Dungeons & Dragons Online

The “Dying” condition, and retaining drama while increasing survivability

I said this elsewhere on Reddit, but I figured it's relevant to this sub too. 🙂

Alright, so while I'm not afraid of killing a PC, it *must* be dramatic and interesting or else I'll try to find a way out of it. In addition 5/6 of my players are new to D&D and are not fond of the idea of their PC's dying. I solve both problem in four parts. 1: a style of describing reductions in HP, 2: a homebrew rule I call the "dying" condition, 3: a homebrew rule about "Scarring", and 4: my campaign setting regarding clerics, healing magic, and the consequences of resurrection.

  1. A better way to think about damage and HP.
    The PHB page 197 says "Hit points represent a combination of physical and mental durability, the will to live, and luck. …… The loss of hit points has no effect on a creature's capabilities until the creature drops to 0 hit points."
    I remember someone calling HP "Heroic Points", and I like the concept: instead of thinking about every reduction in HP as "receiving harm" you can imagine it as "reducing your ability to fight".
    THE KEY: Describe the moment when they take damage.
    Try to preemptively consider dramatic ways to express damage. The psychic damage from "Vicious Mockery" is literally weaponized self-doubt and depression. It doesn't have to be "his brain hurts", it can be "you can see his resolve weakens by 5HP".
    A competent fighter with 19 AC uses his shield to deflect an attack of 18, but an attack of 20 beats the shield INTO the fighter, causing weariness. He breathes more heavily, sweat begins to pour down. His stamina is reduced by 8HP.
    A rapier jabs inbetween armor, inflicting a stab to the arm, but nothing vital. Her vitality is reduced by 7HP.
    This is ALSO how you control how cool someone feels in combat. You don't just "attack for 17, which hits, dealing 12 slashing damage", you "bring down your greatsword, they try to block with their rapier but the weight pushes down, you feel the sword plunge into their shoulder, they lose 12HP of blood. What type of damage? Blood loss damage.
    Nobody gives a hoot what their damage type is unless resistances/weaknesses are involved. Until then, they take whatever damage sounds the coolest to narrate.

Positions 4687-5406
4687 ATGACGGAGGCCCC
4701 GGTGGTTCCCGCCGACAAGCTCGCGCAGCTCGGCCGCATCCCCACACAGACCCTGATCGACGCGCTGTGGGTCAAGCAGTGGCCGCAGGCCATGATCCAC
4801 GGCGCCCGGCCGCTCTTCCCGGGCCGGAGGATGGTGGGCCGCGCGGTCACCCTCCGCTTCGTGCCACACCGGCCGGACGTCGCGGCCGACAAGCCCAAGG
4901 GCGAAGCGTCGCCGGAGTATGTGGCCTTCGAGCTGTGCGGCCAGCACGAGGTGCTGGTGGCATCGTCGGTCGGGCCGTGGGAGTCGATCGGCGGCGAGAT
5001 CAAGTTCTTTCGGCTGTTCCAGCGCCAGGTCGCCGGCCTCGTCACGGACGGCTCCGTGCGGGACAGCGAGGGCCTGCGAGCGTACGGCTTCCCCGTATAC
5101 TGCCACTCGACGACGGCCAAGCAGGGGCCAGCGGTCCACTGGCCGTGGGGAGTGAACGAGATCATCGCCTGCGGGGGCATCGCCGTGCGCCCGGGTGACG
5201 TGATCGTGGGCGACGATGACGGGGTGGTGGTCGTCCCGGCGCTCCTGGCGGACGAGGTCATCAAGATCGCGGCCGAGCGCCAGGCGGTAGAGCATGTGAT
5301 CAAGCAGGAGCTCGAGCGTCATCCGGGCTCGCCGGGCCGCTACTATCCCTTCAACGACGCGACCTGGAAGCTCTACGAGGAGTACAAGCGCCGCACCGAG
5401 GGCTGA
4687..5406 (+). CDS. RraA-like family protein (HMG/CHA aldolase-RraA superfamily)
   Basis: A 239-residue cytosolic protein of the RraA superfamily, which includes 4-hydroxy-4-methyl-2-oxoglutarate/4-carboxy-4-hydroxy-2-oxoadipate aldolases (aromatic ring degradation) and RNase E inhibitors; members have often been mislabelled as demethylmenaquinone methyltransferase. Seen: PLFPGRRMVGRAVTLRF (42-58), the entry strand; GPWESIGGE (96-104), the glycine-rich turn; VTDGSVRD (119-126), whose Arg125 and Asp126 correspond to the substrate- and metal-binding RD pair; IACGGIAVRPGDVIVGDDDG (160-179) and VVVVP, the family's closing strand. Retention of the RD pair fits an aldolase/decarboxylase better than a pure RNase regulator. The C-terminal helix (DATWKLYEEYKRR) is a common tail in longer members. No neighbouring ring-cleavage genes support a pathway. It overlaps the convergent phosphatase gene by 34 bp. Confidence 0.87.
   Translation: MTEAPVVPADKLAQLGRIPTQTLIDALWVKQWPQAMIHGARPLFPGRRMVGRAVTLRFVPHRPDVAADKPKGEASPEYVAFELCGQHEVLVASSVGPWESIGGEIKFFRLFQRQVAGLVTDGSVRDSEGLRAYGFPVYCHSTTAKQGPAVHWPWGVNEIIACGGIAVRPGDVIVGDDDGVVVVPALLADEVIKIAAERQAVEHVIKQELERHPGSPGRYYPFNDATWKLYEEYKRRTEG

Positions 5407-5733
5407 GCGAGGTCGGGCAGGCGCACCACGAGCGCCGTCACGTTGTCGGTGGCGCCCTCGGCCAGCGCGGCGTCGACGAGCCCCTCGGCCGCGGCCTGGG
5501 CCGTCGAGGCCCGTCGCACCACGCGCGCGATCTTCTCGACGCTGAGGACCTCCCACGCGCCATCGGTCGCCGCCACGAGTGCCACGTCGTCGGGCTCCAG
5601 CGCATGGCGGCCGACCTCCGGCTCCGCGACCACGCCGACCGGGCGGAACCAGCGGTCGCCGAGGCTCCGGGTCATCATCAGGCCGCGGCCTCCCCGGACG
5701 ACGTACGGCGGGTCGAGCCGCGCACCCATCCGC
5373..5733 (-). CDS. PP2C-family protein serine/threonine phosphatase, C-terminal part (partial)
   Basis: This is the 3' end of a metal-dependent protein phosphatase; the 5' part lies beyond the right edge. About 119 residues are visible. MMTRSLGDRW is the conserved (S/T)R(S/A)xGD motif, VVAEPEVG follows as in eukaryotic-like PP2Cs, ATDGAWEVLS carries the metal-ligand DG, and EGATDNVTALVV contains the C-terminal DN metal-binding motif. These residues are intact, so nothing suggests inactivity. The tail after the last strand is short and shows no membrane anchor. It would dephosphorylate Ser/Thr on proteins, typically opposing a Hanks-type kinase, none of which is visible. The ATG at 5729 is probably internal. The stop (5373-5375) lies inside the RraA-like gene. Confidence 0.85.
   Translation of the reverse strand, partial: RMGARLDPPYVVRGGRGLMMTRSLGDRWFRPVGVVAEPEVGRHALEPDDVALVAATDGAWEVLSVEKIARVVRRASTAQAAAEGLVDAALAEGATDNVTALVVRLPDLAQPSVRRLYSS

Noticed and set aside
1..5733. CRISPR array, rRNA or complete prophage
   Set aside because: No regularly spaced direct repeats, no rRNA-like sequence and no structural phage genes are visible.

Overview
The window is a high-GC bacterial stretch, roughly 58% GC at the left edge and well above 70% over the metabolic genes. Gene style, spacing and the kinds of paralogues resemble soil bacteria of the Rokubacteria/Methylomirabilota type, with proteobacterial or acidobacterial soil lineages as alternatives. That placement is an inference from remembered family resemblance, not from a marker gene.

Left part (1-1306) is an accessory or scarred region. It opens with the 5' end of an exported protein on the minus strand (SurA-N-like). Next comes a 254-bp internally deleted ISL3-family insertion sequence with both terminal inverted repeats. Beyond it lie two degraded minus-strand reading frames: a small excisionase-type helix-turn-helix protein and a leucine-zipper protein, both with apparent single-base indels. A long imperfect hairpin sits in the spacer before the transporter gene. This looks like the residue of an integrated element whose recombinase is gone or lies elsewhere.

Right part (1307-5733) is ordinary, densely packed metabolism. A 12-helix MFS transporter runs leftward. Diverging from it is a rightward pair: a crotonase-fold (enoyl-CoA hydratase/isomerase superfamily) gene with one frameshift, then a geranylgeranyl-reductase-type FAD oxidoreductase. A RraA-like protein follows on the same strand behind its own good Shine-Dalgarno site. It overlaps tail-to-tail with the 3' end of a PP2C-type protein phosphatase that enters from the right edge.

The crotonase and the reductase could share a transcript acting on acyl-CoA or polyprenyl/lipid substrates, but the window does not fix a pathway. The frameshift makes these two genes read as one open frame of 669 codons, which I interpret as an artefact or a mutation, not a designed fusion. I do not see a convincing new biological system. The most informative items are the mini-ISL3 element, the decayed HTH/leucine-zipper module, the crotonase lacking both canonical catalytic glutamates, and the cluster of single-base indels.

2. The "dying" condition.
    Important note first: this WILL make surviving easier, but it leads to some potentially dramatic moments.
    When you are dropped to 0hp from bludgeoning damage, you are knocked unconscious like normal. Conversely, the only way to knock people unconscious is with magic or bludgeoning damage.
    Do it by psychic damage and you either lose your will to fight or are in mental pain depending on the source.
    Do it by any other damage type and you are "dying".
    Death saves still work like normal, BUT after you make your roll at the start of your turn you can choose to either drag yourself 5 feet OR spend a death save failure to perform an Action (only one attack for the Attack Action). And yes, that means that as long as you don't have 2 failures, you can drink your own HP potion to recover, or if you don't have one you can attempt to use a Healers Kit to stabilize yourself by bandaging the wound, putting yourself in a Stable condition at 0hp but if you try to do anything strenuous it reopens the wound.
    While in the "Dying" condition, a creature within 5 feet can use its reaction to stop your Action because you're moving sluggishly. When stopped, you do not incur the death save failure penalty from the attempt.
    A "dying" creature can whisper to another creature within 30 feet, or spend a death save to shout.
    Neither you nor an ally can "stabilize" a creature without either magic, a Healer Kit, or proficiency in Medicine/Nature and adequate supplies nearby.

  3. Scars
    When a PC is knocked into the "dying" condition, roll a percentile. On a 1-10 they get a permanent scar that can only be removed by "Greater Restoration".
    Even though this means they're mechanically inconsequential, it means that getting beaten badly still *risks* something, there's cost involved. You can even bump it up to 1-20 to make it extra possible.

  4. Healing, Clerics, and Resurrection
    In my campaign clerics are as rare as they are IRL. Nobody wants to be one, and the few who do rarely want to be put in dangerous situations. And of THOSE, you're only going to find people who know how to do more than "Revivify" either as a hermit or maybe like 4 major metropolitan cities and they'll be mad expensive, or you'll owe them major favors.
    Then, eventually there's a necromancy surge at which point resurrection spells will become much more common.
    Then there's something called "The Soul of the Revenant" that will increase in any character who is resurrected in my campaign which comes with plotline altering hidden affects.

If, after all this, you PC *still* dies… maybe your story would be more interesting if they did. Maybe just let their characters sort through that.


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